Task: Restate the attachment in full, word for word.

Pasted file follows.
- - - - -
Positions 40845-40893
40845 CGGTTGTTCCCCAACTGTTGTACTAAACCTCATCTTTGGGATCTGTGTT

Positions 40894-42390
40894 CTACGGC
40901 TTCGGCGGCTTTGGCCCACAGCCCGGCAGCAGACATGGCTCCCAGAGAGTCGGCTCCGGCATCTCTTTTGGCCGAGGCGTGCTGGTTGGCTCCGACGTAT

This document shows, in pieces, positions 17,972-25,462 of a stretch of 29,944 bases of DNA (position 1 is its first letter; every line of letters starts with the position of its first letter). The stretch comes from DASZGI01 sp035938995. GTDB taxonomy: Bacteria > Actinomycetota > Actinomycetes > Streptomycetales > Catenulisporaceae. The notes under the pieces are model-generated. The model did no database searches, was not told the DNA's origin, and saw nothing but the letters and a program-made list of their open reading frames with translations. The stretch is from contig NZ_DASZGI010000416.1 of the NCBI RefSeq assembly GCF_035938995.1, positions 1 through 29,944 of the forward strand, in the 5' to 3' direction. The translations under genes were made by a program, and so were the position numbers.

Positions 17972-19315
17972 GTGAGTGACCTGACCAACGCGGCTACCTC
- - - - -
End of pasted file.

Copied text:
Positions 40845-40893
40845 CGGTTGTTCCCCAACTGTTGTACTAAACCTCATCTTTGGGATCTGTGTT

Positions 40894-42390
40894 CTACGGC
40901 TTCGGCGGCTTTGGCCCACAGCCCGGCAGCAGACATGGCTCCCAGAGAGTCGGCTCCGGCATCTCTTTTGGCCGAGGCGTGCTGGTTGGCTCCGACGTAT

This document shows, in pieces, positions 17,972-25,462 of a stretch of 29,944 bases of DNA (position 1 is its first letter; every line of letters starts with the position of its first letter). The stretch comes from DASZGI01 sp035938995. GTDB taxonomy: Bacteria > Actinomycetota > Actinomycetes > Streptomycetales > Catenulisporaceae. The notes under the pieces are model-generated. The model did no database searches, was not told the DNA's origin, and saw nothing but the letters and a program-made list of their open reading frames with translations. The stretch is from contig NZ_DASZGI010000416.1 of the NCBI RefSeq assembly GCF_035938995.1, positions 1 through 29,944 of the forward strand, in the 5' to 3' direction. The translations under genes were made by a program, and so were the position numbers.

Positions 17972-19315
17972 GTGAGTGACCTGACCAACGCGGCTACCTC